Real Brides Share What Happened When They Refused to Sign a Prenup

Brides, always make sure that common sense prevails

Updated 03/10/17

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Don’t want to get a prenup? These women didn’t panic or throw tantrums. Instead, they used these smart, common-sense arguments.

“He asked me to sign a prenup, which nearly broke my heart. When I asked if he didn’t trust me, Ted explained that he had inherited a rental property from his family, a property he’s been paying property taxes on for a decade. He said the property has a lot of sentimental value; his grandparents and parents sacrificed a lot to keep it in the family. Once I understood his reasoning, I suggested signing a prenup just stating that the property was his alone and leaving all other assets out of the agreement.

He agreed, and I wound up feeling our communication and ability to compromise augured well for the marriage....I was right.” —Annie

“Jim’s father wanted me to sign a prenup to protect his son’s interests. Jim didn’t care one way or the other. I told Jim he needed to show me he would put my happiness ahead of his father’s. It was a test of love and commitment. He stopped pushing the prenup.” —Ruth

“Five months before the wedding, he asked if I would sign a prenup. I was very hurt and said that while I understood this makes sense for a lot of people, it doesn’t work for me. I need to feel my spouse and I are on the same page and have full trust in each other. Otherwise, perhaps we are not the right partners for each other. He said he’d feel more comfortable if we signed one but didn’t want to put a wedge between us. I said that is exactly what would happen! He changed his mind because my desires came first.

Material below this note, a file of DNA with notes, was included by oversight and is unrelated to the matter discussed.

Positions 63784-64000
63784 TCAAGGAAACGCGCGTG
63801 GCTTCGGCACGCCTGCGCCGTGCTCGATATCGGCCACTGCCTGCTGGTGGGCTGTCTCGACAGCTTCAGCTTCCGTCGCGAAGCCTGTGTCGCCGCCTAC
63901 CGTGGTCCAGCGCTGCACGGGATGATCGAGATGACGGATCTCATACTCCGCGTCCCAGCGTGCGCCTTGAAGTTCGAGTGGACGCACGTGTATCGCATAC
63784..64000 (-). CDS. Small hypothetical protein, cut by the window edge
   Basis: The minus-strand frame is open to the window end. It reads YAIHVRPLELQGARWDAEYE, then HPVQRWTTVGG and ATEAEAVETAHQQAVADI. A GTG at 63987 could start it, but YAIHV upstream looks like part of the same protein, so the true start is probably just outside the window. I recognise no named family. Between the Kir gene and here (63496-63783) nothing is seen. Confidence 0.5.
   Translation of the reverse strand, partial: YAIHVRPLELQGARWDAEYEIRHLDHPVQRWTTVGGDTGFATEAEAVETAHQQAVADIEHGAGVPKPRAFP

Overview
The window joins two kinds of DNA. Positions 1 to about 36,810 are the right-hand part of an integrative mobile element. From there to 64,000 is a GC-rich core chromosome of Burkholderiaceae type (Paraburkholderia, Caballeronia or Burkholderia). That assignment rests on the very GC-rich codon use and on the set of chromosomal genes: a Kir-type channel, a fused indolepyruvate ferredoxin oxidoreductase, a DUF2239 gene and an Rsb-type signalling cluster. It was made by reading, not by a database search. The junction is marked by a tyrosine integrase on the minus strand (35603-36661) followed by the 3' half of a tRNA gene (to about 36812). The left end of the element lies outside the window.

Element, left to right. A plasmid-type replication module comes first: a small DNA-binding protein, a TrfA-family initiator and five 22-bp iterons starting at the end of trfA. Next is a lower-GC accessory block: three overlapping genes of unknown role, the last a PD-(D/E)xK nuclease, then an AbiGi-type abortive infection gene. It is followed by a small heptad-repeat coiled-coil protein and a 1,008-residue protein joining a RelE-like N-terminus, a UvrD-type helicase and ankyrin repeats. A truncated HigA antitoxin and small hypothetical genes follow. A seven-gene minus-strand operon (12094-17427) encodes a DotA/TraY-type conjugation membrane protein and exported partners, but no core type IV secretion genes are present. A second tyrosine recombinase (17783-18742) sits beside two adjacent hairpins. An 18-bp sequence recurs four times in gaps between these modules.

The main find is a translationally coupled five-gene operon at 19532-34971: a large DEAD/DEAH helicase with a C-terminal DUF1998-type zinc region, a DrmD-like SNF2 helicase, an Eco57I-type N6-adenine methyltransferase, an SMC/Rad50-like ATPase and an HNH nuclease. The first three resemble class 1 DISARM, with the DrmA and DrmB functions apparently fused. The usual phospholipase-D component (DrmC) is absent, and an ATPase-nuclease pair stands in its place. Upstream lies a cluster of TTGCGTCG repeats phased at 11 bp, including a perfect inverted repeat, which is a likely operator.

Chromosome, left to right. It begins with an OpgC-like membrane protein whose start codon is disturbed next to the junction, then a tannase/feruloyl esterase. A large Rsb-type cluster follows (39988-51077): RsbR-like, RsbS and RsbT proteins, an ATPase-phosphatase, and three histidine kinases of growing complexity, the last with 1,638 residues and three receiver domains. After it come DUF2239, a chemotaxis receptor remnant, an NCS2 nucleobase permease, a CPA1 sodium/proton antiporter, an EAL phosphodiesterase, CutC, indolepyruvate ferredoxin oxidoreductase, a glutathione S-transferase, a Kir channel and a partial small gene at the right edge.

As soon as he did that, I felt reassured that my needs and feelings were his priority, not the security of a piece of paper. That’s when I said, ‘Okay, I’ll sign.’” —Debi

“Since Arnie’s parents had a messy divorce, he felt it was important to get a prenup. I told him that while I empathized with his position, my point of view was that having the out clause would make it too easy to walk away from the marriage. I didn’t want an out clause. We weren’t like his parents, who’d been immature and volatile during their entire relationship. Arnie and I had been living together for six years and knew how to treat each other. The only thing marriage should change would be we’d have shiny rings.

He saw my passion, realized the truth of my words, and stopped asking me to sign.” —Tara

“Rick’s family has a lot of money, and I was raised by a single mother on welfare and built myself up to the point where I was making a good middle-class income. After Rick asked me to sign a prenup, I did some research and saw that most prenups were coerced and greatly favored the wealthier spouse. That didn’t make me comfortable and I wouldn’t sign. Rick said he understood; was there any circumstance that would make me feel equal to him in this process? I thought about this for a few days and said, ‘If we each have a lawyer protecting our interests and you pay for my lawyer as well as yours.’ He thought about it for a few days as well and said, ‘Honey, this is such a sensible way to look at it.

I’d prefer to sign, and I’m fine with using two lawyers, but overall I’m happy to be marrying such a smart person who knows how to protect both our interests, so I’ll leave it up to you. Should we sign or not?’ We didn’t, and 12 years and two kids in, things have worked out fine.” —Eve

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